Driving through Northern states or at night can bring out SAD symptoms.
Test yourself at www.normanrosenthal.com; click on Winter Blues.
I SEE THE LIGHT
On the horizon for SAD sufferers is a pair of glasses that uses LEDs and will allow users to continue with activities while receiving treatment. For more information, visit www.etai.com.
LIGHT THERAPY RESOURCES
The presents are unwrapped. Your pants are tighter. Your credit cards are maxed. The cheery Christmas music is gone. If it seems like the shorter, darker days of winter make the prospect of hitting the road that much bleaker after the holidays, it might be no coincidence.
Assuming you drive over-the-road, the long periods of isolation and separation from family and friends already put you more at risk for depression. If you drive mostly in the northern states or tend to drive at night and sleep during the day, you’re even more susceptible than the general public to the winter blues, or seasonal affective disorder.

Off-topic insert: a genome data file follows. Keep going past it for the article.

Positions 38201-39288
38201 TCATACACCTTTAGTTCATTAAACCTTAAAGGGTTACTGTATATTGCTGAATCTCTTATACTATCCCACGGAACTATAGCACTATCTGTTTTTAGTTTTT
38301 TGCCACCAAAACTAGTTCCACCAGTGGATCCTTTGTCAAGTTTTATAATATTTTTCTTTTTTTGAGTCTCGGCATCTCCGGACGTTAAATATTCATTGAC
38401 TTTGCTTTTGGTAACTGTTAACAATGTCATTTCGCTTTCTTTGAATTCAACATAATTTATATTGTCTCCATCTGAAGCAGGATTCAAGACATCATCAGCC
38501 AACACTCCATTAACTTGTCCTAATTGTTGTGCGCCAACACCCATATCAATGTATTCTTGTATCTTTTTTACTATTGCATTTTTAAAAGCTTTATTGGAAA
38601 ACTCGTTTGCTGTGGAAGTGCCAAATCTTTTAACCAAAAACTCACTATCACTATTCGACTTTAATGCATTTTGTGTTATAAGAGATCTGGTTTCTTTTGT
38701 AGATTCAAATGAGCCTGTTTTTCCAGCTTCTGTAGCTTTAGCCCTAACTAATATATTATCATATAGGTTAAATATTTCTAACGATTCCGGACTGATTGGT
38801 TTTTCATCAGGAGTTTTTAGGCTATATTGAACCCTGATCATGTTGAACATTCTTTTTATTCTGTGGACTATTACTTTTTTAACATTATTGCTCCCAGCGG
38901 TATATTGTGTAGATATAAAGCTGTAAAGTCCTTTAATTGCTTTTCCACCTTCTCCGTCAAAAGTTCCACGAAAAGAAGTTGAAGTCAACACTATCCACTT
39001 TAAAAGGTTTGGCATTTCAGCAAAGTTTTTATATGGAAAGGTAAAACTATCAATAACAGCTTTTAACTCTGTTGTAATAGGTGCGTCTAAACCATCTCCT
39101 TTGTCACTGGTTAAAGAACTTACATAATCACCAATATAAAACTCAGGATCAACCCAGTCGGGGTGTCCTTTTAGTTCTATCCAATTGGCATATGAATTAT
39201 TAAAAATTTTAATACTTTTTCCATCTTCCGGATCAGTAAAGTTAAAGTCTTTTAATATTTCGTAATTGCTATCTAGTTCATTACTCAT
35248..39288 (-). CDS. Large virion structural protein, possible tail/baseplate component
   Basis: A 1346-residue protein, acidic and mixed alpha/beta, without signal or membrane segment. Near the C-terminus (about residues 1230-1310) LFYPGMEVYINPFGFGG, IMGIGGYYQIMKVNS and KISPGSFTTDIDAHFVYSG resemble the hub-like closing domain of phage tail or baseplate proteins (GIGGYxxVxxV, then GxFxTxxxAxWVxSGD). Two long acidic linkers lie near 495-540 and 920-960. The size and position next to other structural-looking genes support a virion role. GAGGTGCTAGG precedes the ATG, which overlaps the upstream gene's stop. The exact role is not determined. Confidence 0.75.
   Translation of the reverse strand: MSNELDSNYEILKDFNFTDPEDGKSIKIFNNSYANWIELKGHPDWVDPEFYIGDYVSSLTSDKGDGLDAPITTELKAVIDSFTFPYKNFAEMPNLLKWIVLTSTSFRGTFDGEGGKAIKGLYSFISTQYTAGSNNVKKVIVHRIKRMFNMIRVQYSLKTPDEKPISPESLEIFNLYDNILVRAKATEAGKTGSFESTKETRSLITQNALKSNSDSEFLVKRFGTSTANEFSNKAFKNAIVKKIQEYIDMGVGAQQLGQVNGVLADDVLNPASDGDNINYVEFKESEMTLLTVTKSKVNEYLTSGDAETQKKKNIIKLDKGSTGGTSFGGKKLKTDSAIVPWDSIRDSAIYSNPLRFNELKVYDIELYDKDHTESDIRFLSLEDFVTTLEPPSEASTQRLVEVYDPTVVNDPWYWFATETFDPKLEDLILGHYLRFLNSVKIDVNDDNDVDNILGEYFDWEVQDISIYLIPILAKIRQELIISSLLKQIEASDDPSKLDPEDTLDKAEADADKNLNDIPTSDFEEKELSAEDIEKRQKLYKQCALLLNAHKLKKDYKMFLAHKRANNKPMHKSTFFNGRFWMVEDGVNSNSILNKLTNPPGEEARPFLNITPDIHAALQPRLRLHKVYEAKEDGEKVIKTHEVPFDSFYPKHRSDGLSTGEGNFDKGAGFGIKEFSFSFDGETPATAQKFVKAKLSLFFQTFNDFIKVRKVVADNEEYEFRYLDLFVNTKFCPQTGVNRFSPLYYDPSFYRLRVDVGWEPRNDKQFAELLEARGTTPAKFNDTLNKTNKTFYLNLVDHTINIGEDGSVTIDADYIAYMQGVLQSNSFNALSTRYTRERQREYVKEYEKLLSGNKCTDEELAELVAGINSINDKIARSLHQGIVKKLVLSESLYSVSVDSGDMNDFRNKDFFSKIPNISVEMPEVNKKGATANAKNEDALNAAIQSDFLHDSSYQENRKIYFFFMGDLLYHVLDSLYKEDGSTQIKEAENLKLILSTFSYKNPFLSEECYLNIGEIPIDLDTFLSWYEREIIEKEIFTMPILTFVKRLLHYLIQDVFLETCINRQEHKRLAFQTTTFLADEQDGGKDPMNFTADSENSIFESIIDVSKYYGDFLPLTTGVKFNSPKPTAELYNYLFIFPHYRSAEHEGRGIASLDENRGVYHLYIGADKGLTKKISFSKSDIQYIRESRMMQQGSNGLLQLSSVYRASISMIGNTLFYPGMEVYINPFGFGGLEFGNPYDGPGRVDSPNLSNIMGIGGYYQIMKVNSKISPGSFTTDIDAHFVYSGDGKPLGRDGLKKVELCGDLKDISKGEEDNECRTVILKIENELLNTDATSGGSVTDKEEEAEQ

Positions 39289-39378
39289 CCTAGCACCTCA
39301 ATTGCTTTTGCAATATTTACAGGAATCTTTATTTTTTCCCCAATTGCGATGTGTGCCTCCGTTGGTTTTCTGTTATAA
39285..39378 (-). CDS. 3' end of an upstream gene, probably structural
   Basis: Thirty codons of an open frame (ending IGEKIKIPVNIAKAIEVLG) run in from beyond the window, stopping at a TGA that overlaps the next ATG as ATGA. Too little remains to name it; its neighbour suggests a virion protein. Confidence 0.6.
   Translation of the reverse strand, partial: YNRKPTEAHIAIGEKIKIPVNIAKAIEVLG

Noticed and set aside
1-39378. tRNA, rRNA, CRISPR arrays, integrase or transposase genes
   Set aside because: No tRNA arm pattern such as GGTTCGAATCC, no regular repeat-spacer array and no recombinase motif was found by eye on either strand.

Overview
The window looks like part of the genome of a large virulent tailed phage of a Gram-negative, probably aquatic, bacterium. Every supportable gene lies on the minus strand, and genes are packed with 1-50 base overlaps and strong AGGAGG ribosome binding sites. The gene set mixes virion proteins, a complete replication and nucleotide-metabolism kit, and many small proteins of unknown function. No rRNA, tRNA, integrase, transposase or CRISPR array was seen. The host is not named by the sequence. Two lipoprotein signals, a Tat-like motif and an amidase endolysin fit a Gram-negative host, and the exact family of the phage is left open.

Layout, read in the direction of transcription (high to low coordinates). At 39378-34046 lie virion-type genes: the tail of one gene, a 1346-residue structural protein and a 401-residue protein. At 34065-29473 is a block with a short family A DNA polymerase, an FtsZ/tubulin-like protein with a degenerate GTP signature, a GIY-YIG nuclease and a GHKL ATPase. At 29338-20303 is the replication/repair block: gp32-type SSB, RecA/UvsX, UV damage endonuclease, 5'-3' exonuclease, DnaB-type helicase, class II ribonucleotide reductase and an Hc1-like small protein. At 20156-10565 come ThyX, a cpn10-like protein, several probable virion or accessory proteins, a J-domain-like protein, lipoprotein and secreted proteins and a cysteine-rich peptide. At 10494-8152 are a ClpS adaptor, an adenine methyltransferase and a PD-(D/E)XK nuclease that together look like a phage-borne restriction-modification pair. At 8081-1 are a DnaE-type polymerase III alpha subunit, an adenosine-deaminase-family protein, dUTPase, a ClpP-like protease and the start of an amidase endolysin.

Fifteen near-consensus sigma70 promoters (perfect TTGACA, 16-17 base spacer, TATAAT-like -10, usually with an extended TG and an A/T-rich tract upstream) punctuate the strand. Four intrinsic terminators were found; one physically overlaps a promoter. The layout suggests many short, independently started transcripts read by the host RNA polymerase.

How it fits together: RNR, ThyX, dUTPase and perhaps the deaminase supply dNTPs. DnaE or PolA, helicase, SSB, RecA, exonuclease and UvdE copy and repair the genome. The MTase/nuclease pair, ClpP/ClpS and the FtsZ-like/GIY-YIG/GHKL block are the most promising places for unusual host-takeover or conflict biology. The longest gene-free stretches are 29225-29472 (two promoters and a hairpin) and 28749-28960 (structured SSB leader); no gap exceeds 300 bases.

SAD has been linked to the lack of bright light in the winter. It can affect brain chemistry, producing unbalanced levels of serotonin and melatonin, according to Winter Blues, by Dr. Norman Rosenthal, who first described SAD and pioneered the use of light as a remedy.
The primary treatment for SAD is therapy with extra-bright light boxes or lamps for a set time, such as 20 to 30 minutes per day. Light therapy has been effective in more than 80 percent of diagnosed cases, according to the National Organization for Seasonal Affective Disorder.
Light therapy units start at about $150. Some people have obtained health insurance reimbursement for light boxes.
Because the therapy involves light to the eyes, not the skin, you should talk with your ophthalmologist if you have an eye disease. Also, note that some antidepressant drugs may interact with the high dosage of light to the eyes.
Other than light therapy, consider these ways to counter SAD: